A centralized computer system for tracking child support payments sounds like a good idea.
In fact, it was such a good idea that it was mandated by the federal government back in 1988 – yes, 25 years ago.
And, unfortunately, South Carolina is the only state that hasn’t got a system up and running yet, even after an extension was granted until 1997.
As reported Thursday, the state has severed its contract with Hewlett Packard, the vendor that was supposed to set up the system.
“What we had hoped HP would be able to deliver for us is a system that integrates all 46 county systems into one central system,” said Katie Morgan, Director of the Integrated Child Support Services Division for the state’s Department of Social Services.
But that didn’t happen.
In a perfect world, all noncustodial parents would make child support a priority, so their kids grow up with their basic needs met, as well as a strong chance at a successful life.
When a noncustodial parent doesn’t pay child support, Morgan’s division has a variety of enforcement tools at their disposal—including revoking someone’s driver’s license, a hunting license, or any professional license issued by the state.
The problem is that those processes are at least partially manual. And manual equals time-consuming.
An integrated system also would allow DSS to automate a lot of processes within the state as well as automate its interfaces with the federal government, businesses and other state agencies.
Though Morgan declined to speculate on how much time is spent on these non-automated processes, she did say that the division would like to focus on establishing good payment habits with custodial parents up front, at the beginning of the process, instead of focusing on things like unemployment benefits interception, for example, when payments aren’t forthcoming. Automated systems would go a long way toward improving that process.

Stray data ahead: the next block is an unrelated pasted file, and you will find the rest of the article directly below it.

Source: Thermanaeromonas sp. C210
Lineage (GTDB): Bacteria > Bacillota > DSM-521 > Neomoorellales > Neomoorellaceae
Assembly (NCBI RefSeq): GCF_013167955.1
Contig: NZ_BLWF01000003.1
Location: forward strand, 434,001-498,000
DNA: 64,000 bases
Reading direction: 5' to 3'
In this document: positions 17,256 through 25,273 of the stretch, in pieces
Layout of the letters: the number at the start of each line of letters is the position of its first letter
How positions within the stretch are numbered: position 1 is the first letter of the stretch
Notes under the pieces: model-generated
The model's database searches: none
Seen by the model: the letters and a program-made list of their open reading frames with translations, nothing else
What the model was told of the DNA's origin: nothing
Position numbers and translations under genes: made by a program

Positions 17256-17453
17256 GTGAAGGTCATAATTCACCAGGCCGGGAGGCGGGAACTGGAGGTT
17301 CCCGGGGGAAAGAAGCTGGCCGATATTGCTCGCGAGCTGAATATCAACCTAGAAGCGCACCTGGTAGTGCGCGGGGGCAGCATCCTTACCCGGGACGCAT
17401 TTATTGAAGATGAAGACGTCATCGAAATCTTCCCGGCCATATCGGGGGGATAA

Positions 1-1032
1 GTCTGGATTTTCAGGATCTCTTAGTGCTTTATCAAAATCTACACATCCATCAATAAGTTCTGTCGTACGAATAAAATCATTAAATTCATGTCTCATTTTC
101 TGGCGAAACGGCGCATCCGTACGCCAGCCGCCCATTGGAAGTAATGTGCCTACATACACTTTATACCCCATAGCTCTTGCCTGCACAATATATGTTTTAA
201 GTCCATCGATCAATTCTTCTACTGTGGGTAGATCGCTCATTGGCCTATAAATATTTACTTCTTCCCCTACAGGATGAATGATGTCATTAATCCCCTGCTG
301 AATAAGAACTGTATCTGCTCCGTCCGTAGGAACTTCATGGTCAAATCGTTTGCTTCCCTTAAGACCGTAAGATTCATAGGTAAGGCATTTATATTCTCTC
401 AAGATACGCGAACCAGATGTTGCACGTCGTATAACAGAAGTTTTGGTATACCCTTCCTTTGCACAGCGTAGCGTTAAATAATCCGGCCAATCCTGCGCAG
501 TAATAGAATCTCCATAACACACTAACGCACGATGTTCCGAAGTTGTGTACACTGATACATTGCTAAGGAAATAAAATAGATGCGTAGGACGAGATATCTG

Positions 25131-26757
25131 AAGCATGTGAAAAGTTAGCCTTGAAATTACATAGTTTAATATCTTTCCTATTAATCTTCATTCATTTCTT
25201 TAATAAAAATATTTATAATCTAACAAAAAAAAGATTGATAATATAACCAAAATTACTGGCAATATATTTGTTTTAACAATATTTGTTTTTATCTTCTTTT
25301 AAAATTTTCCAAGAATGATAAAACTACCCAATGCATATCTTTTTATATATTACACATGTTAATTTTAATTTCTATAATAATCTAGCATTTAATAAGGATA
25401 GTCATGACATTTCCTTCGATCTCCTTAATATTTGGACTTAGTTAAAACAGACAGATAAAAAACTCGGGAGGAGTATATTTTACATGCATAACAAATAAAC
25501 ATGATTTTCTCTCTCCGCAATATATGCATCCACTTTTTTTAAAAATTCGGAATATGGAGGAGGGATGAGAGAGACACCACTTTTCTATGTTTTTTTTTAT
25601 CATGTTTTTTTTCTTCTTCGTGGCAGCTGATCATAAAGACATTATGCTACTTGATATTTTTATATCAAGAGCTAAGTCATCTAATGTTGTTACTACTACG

So, DSS is going to do it themselves, or at least, handle the hiring of the people to complete the system.
“We are going to take this on in-house,” Morgan said, though they may subcontract some of the work.
And it makes sense; other states have these systems, so clearly, there are programmers out there who have a knowledge base who could help South Carolina do the same.
“Hopefully by January we’ll know all of the people we need to bring on board to finish,” Morgan said.
The fact is, DSS does a pretty good job collecting payments as it is. They’ve been recognized by the federal government for meeting incentives year in and year out. But there’s no denying that automating the process would make things better.
“Our goal here is to make sure the children have the funding that they need in order to reach their full potential,” Morgan said.
The federal office of Child Support Enforcement states that ensuring both parents contribute to their children financially helps ensure that children in poor families will be kept out of poverty.
DSS is already seeing success there, and the addition of a central system should only improve their efforts.
Reach Melanie Balog at 937-5565 or email@example.com.